What job applicants need to know about AI in hiring

A man talking on a video call on his laptop

(shironosov/piscpree)

Artificial intelligence is not just about self-driving cars and Silicon Valley. AI has found its way into nearly every job — and even into landing that job in the first place. Artificially intelligent programs now routinely screen job applications, often before a human hiring manager ever sees a single resume. Companies are also increasingly turning to AI job interviews, a kind of recorded interview that can screen for job knowledge and even analyze body language.

At the end of the day, the same skills that work for the traditional hiring process can be applied to this brave new world. Here are some simple tips on how to sail through the AI systems so you can land your dream job.

Write for the computer — and the human

Employers are increasingly using AI systems to help with screening and sifting through job applications, leaning most heavily on tools known as applicant tracking systems, or ATS. An ATS can automatically compare resumes against the job description and rank candidates based on how well it thinks they fit the qualifications.

That filtering process mostly boils down to how well the software thinks your resume lines up with keywords it notices in the job description or that the hiring manager asked it to search for.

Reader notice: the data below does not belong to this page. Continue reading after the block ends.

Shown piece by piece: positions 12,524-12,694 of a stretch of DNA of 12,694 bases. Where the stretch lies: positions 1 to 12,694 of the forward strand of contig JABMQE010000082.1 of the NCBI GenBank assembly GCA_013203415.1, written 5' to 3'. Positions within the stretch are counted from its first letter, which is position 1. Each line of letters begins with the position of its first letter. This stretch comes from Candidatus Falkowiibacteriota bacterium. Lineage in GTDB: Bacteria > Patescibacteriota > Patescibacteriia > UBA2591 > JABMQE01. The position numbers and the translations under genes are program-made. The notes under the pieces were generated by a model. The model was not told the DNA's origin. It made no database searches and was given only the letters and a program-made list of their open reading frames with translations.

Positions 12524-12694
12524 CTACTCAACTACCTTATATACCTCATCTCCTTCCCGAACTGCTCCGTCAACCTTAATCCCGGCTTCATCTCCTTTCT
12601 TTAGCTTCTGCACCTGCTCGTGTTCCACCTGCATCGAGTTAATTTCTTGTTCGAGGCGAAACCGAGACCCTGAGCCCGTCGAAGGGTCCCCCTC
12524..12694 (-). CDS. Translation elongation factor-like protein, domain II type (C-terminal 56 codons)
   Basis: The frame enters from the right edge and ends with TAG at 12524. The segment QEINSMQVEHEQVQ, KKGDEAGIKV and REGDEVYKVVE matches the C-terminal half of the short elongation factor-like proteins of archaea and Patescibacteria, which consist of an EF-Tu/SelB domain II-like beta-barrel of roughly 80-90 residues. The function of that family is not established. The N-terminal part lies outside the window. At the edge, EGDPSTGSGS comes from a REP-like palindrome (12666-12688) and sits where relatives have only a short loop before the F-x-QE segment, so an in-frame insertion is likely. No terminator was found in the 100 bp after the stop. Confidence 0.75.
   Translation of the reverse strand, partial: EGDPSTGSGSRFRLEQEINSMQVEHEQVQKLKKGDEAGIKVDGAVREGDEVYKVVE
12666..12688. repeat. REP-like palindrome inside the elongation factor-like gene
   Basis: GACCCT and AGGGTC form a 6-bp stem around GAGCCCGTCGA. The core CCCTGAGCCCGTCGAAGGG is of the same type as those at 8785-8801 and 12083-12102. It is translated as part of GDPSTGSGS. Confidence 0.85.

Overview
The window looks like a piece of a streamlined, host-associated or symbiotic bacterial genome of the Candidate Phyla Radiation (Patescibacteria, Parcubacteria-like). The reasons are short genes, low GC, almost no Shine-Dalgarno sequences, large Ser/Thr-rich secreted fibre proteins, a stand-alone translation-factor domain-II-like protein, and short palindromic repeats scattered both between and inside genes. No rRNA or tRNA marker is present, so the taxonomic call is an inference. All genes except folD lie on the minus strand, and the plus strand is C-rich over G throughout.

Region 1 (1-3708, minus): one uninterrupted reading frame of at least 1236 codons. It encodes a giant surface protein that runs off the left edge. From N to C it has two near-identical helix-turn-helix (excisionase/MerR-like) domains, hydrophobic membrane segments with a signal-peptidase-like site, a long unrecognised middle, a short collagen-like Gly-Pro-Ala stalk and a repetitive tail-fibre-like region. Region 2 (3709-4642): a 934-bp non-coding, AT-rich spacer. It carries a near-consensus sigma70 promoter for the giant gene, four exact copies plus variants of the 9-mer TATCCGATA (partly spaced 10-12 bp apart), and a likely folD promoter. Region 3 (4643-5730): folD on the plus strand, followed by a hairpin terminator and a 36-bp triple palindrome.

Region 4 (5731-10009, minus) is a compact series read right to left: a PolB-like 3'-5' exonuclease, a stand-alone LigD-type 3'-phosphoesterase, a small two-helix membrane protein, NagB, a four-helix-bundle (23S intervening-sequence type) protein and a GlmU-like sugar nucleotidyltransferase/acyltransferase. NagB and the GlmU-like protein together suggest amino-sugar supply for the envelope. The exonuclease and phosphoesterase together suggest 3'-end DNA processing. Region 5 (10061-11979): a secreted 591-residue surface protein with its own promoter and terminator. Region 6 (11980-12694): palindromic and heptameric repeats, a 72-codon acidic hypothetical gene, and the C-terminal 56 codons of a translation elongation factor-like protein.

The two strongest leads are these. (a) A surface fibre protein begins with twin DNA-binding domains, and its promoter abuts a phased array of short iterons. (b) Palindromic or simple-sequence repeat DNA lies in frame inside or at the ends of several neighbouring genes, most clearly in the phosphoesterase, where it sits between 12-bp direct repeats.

So, how do you spot those key phrases to make an ATS friendly resume?

“The biggest thing is using the job description as a guide,” said Sara Gould, senior assistant director for career engagement at the University of Florida’s Career Connections Center. “Go through it old school with a highlighter, find the language they’re using in their document and then apply that to yours.”

Zero in on required certifications or skills before worrying about “preferred” qualifications. Look for words or phrases that are repeated or meaningful in the industry. See how your background and skills can be shared using this language.

Formatting is also key. If the application specifies what kind of document to submit, follow those directions closely. Typically, a plain Word document or PDF is safe. Fancy graphics or complex columns might confuse the machine reader, so stick to a straightforward layout. Most hiring managers are interested in the substance, rather than the style, of a resume, anyway.

And don’t make the mistake of trying to outsmart the machine. Tricks like posting the entire job description into the resume in invisible white text will get you noticed, but not in a good way. “Those things can be flagged as an anomaly,” Gould said. “It’s a machine learning system, so they’re learning those tricks, too.”

Employers who see these warnings on your application will know you’ve tried to game the system.

But never forget that your goal is to impress the human behind the AI. Avoid robotic lists of keywords. Try to seamlessly weave in the most important qualifications, skills and key phrases into normal language so your own humanity shines through.

Resume keyword scanners also make the personal touch as important as ever.